Systems Control – Safety Integrity Level

Posted on January 20, 2022

Jeff Mottershead heashot

This post was originally published in two parts which have been combined below.

Part 1

Safety Integrity Level (SIL), as per IEC standard 61508, defines the minimum reliability and greatest allowable dangerous failure fraction of electric, electronic and programmable electronic safety systems. Each SIL level corresponds to a ten-fold decrease in dangerous failures. Coanda has designed and implemented systems up to SIL-3, including that required to operate our most powerful x-ray system.

In this post we’ll begin by examining the failure modes of a simple interlock system. In the interlock pictured, the x-ray should only operate when the interlock switch is closed. If the switch opens power is cut to the contactor, which also opens, disconnecting power from the x-ray. A simple interlock is inadequate for some applications.

This system has multiple failure modes. The contactor could get stuck in the closed position, through failure of the return spring or the contacts spot-welding due to arcing. If the cable gets crushed such that the two conductors are shorted together, the switch is bypassed, and the interlock is defeated.

In the next post we’ll show how a SIL-3 architecture addresses these failure modes.

Part 2

Last post, we examined some failure modes of a simple interlock system; here we illustrate one option to overcome them. Requirements for SIL-3 compliance include redundancy with component monitoring, such that if one element fails, the whole system will not turn on again until it’s repaired.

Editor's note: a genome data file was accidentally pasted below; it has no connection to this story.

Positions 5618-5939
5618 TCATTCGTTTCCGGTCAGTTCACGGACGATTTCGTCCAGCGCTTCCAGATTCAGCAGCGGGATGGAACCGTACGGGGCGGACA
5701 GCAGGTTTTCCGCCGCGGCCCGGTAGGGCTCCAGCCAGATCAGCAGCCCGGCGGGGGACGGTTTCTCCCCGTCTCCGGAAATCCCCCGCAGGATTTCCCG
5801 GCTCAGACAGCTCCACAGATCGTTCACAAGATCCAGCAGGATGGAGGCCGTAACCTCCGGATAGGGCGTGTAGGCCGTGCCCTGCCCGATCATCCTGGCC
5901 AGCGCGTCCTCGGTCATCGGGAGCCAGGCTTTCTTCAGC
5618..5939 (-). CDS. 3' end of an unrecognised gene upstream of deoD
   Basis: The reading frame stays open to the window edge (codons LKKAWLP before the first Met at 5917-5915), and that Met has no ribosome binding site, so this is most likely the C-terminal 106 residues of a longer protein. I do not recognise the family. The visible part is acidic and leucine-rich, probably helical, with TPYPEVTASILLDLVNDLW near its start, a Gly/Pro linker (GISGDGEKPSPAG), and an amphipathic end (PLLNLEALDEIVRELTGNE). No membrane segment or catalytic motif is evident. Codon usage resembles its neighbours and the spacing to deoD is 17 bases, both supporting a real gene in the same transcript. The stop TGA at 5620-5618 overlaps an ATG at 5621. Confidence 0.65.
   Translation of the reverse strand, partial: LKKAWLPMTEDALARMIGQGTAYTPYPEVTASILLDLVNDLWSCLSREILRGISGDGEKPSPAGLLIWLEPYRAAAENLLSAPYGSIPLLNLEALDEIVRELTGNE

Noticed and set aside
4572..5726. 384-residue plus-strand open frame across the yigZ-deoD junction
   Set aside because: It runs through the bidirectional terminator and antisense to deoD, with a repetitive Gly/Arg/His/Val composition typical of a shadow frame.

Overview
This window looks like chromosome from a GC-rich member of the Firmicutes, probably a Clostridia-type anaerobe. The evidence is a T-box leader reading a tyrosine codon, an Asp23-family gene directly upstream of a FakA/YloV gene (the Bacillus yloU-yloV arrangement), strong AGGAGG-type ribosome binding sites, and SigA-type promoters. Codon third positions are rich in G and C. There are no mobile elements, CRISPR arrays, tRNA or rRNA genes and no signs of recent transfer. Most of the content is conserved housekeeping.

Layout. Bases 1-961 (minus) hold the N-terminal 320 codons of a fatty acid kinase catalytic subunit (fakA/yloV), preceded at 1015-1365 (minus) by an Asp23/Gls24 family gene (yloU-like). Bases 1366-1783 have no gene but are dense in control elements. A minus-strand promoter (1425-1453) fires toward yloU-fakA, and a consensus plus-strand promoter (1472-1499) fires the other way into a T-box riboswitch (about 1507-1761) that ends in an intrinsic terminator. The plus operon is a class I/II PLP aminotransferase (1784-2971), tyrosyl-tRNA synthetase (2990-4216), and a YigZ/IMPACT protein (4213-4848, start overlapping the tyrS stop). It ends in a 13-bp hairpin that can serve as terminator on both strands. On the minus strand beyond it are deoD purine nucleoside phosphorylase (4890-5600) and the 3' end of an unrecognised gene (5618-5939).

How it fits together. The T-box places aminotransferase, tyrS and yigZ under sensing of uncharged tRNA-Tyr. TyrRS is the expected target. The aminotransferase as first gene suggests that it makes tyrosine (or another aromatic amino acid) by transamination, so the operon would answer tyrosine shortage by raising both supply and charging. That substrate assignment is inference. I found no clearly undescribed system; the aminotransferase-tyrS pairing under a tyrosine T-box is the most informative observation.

Now we have a two-pole switch and a safety relay to power the contactors. Each pole is connected to the safety relay using individually coded loops. A fault is registered if both circuits fail to act in unison, from a short between inputs, or a short to ground. The system is robust against cable-crushing, cable-severing, or one of the switch’s poles sticking.

Additionally, we now have redundant contactors. These are constructed with a monitoring contact that will only close if all the power contacts are physically open (termed “force guided”). The safety relay has a feedback circuit for these; it won’t start again if any contactor fails to operate.

With such an architecture, and a SIL-3 rating on all components, SIL-3 can be achieved. Coanda’s x-ray interlock monitors many inputs including e-stops, redundant door switches, keyswitch position, and current draw of the hazard indicators.

View part 1 on LinkedIn

View part 2 on LinkedIn